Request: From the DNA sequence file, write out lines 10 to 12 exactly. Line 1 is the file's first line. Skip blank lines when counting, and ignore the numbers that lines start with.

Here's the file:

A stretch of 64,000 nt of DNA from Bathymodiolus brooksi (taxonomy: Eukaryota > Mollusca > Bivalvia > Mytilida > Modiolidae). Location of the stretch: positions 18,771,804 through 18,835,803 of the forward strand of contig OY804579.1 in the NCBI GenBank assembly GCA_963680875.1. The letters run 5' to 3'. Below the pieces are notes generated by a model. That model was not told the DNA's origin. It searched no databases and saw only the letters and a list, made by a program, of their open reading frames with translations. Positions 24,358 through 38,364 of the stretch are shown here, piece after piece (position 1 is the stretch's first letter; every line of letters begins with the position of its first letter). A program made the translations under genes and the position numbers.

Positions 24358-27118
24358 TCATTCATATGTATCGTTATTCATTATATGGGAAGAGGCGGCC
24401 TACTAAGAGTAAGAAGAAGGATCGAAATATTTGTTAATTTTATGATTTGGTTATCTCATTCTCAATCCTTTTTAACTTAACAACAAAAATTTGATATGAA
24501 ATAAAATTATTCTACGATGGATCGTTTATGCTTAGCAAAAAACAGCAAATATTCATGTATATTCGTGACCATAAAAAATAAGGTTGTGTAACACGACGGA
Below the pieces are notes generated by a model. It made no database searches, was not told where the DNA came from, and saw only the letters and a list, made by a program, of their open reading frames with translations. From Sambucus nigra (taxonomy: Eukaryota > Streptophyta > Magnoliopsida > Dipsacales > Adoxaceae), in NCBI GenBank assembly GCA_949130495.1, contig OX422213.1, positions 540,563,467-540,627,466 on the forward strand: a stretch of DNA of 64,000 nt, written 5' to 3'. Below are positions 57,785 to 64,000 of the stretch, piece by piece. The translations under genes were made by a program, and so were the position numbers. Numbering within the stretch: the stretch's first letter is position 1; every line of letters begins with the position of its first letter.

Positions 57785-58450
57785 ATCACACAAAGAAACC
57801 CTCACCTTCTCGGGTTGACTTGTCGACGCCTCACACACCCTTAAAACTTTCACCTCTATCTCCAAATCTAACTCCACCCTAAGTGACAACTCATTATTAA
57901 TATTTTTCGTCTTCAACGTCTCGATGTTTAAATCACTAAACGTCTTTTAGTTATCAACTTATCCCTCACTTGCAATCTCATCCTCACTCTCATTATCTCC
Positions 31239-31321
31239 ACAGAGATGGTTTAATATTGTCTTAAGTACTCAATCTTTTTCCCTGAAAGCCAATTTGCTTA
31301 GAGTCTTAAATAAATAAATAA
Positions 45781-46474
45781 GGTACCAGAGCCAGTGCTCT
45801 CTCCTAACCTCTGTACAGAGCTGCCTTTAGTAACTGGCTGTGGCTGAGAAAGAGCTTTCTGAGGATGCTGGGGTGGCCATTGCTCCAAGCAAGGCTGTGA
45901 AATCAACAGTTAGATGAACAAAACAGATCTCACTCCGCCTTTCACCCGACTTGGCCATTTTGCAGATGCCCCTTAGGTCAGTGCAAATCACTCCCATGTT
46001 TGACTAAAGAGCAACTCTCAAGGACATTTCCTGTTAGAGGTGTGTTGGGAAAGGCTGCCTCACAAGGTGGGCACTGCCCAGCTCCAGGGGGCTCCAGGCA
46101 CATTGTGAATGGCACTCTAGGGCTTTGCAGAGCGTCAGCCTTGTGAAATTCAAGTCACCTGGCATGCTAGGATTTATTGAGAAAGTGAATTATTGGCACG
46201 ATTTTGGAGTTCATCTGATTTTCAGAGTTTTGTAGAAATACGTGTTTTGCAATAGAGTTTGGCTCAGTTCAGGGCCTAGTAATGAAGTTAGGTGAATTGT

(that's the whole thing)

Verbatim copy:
57901 TATTTTTCGTCTTCAACGTCTCGATGTTTAAATCACTAAACGTCTTTTAGTTATCAACTTATCCCTCACTTGCAATCTCATCCTCACTCTCATTATCTCC
Positions 31239-31321
31239 ACAGAGATGGTTTAATATTGTCTTAAGTACTCAATCTTTTTCCCTGAAAGCCAATTTGCTTA